Copyright © John Coyne. Used with permission.
GIVEN A CHOICE, I PREFER to play on public courses where foursomes are put together by chance. I often play with guys (and gals) just off work, firemen and construction workers, accountants and school teachers. It is reassuring to come into a public course where the parking lot is half full of pickup trucks and not BMWs.
The problem with such a game plan, however, are the courses. The majority of them don't measure up against private clubs that are manicured and groomed by a seasoned superintendent and grounds crew.
On vacation on the Eastern Shore, I found Hog Neck Golf Course in Easton, Maryland, an 18-hole par 72 championship course, plus a 9-hole par 32 executive course. Both courses are spread over 255 acres of rolling landscape.
The Hog Neck Golf Course (with its unfortunate name) was, in fact, rated the "Finest Golf Course for 2012, on Maryland's Upper Eastern Shore" by Maryland Life Magazine's Readers Poll. It opened in 1976 on land given to Talbot County by Nettie Marie Jones, famous for her many gifts to the county. She played the game, as did her husband, W. Alton Jones, who was head of the Cities Service oil company (now Citgo) and one of Ike's "gang" of close golf buddies.
Alton also helped pay for the Eisenhower Cottage at Augusta National. He was a member of over 100 courses and kept clubs at all of them for his friends and himself. When he died his wife, Nettie Marie, gave the entire lot to the National Golf Foundation.
What separates Hog Neck from many public courses is that the county owns it and money and attention are spent on this course and buildings. The Eastern Shore is famous for its sailing but it also has some very fine public courses, Hog Neck being just one.
There is a country club feel to the golf course once you arrive, having driven past flat fields of soybeans to reach the brick framed entrance and following a long curving tarmac road through groves of loblolly pines to a small pro shop, framed by parking lots, maintenance buildings, a practice range, putting clock and a separate short game area. There is also a café with a limited menu, but enough for a quick bite. You've come to play not dine.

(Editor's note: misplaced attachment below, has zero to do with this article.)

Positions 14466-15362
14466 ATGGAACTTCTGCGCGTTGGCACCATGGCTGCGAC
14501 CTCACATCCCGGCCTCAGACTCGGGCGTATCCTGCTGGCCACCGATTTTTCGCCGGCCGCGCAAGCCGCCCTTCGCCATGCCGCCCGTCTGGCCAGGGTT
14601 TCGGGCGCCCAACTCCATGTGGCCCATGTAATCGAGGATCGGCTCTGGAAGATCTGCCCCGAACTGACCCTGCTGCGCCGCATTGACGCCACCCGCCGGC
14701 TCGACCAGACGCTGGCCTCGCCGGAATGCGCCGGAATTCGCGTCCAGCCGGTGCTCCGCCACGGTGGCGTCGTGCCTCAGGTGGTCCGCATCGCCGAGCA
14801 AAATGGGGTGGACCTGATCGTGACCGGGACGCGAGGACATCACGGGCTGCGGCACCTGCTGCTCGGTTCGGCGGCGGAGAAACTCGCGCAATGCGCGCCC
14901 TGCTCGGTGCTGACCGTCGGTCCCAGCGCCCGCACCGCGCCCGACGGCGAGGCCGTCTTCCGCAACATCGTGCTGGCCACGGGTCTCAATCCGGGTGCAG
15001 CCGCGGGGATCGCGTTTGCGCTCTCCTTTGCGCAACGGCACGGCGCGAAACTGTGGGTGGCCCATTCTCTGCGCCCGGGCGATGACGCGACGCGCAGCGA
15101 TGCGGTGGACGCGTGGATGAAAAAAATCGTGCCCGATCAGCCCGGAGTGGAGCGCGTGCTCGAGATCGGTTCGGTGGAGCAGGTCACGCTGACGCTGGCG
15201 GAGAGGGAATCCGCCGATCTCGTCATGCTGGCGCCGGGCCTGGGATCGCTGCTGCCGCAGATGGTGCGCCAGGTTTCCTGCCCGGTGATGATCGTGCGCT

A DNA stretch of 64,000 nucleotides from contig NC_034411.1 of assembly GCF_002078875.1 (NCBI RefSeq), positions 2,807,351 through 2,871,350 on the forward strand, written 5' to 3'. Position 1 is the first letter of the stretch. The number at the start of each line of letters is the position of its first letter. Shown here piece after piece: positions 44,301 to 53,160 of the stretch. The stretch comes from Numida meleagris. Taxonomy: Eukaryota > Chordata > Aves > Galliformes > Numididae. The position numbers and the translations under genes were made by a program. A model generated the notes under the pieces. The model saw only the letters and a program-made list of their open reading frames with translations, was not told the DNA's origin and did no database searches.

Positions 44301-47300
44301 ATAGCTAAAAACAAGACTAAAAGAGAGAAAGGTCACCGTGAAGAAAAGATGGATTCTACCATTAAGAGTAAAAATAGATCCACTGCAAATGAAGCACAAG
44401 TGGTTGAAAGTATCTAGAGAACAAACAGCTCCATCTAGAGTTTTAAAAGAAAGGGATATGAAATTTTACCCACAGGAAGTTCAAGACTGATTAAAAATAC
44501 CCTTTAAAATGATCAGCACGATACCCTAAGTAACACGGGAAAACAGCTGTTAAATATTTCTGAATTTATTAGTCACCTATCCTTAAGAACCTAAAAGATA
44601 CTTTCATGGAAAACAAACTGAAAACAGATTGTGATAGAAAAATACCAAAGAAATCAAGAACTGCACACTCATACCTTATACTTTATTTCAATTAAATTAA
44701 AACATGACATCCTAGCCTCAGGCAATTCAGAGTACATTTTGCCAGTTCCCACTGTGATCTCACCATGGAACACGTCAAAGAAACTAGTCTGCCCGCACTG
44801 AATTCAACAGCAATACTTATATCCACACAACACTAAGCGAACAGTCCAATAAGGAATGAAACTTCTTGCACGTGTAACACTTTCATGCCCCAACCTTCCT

The two courses—championship and executive—are intermingled and the championship 18 is two different courses in one. The front 9 is tight with the holes surrounded by woods and water while the back side has an open, links-style feel. The championship course plays to a par 72 and is 7106 yards long. The 9-hole executive is 2182 yards from the back tees with a par of 32.
The head professional is PGA member Lance Houghton, who previously worked as the assistant pro. He is a local guy from Maryland, a schoolteacher before qualifying as a PGA professional, and before coming to Hog Neck he worked at two other fine public courses in the state, Queenstown Harbor and Prospect Bay in Stevensville.
What Houghton says, and what I would agree with, is what makes Hog Neck different is the attention to details. You see it on the course itself, and around the club house. There's friendly staff to help you find what you might need, from golf paraphernalia to coffee in the café.
What else makes Hog Neck enjoyable is the lack of players. While there is a steady stream of golfers, it's more like a trickle compared to courses in major urban areas. And with the pro's help, it is easy enough to play around foursomes and golf outings when you just want to get in a quick nine playing alone.
Look for Hog Neck when you are on the Eastern Shore. You don't even have to book a tee time. Learn more at www.hogneck.com.
John Coyne is a bestselling author of three golf novels and more than 20 other books. Pay him a visit at John Coyne Books.